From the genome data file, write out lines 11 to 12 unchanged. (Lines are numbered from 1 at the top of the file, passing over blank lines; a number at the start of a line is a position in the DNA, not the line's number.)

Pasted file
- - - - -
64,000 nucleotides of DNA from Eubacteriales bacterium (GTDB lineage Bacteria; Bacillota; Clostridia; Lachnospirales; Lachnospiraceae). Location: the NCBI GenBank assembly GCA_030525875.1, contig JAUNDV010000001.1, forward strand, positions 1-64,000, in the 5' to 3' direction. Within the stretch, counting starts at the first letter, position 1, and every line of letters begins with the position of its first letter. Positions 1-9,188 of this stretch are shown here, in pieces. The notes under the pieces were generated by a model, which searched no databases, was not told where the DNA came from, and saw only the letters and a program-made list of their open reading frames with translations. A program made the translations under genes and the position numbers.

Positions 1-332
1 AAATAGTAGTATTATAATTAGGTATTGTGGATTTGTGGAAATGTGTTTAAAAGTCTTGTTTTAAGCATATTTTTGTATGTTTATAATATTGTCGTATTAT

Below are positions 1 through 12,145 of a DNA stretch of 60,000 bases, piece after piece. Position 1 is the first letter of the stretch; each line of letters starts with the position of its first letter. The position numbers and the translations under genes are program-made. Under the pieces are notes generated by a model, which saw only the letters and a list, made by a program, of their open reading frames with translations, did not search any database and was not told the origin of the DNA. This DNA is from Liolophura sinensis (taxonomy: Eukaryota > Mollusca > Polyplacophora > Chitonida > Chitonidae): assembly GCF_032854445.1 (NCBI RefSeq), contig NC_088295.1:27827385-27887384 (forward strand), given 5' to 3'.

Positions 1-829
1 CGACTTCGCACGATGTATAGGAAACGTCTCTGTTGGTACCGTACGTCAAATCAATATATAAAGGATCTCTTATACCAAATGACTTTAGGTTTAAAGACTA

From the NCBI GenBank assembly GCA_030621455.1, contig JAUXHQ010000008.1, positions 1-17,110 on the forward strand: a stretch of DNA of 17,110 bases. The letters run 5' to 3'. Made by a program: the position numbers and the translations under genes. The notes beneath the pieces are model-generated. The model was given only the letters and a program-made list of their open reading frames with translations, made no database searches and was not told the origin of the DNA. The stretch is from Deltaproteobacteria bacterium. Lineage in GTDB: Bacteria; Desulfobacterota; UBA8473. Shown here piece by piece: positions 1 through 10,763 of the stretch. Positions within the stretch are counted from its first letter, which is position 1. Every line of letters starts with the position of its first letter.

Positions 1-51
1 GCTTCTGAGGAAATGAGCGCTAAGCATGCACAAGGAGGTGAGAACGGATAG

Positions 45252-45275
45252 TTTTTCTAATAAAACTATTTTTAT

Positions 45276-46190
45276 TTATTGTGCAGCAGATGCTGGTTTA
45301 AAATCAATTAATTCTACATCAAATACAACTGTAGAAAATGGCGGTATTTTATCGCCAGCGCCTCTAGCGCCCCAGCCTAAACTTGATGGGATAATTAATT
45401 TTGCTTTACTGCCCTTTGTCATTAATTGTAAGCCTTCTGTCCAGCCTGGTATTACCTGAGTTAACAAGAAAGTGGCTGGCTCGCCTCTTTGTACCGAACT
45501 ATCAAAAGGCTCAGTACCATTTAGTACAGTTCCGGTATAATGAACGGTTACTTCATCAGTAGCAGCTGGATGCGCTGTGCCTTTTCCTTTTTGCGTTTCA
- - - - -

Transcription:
45252 TTTTTCTAATAAAACTATTTTTAT

Positions 45276-46190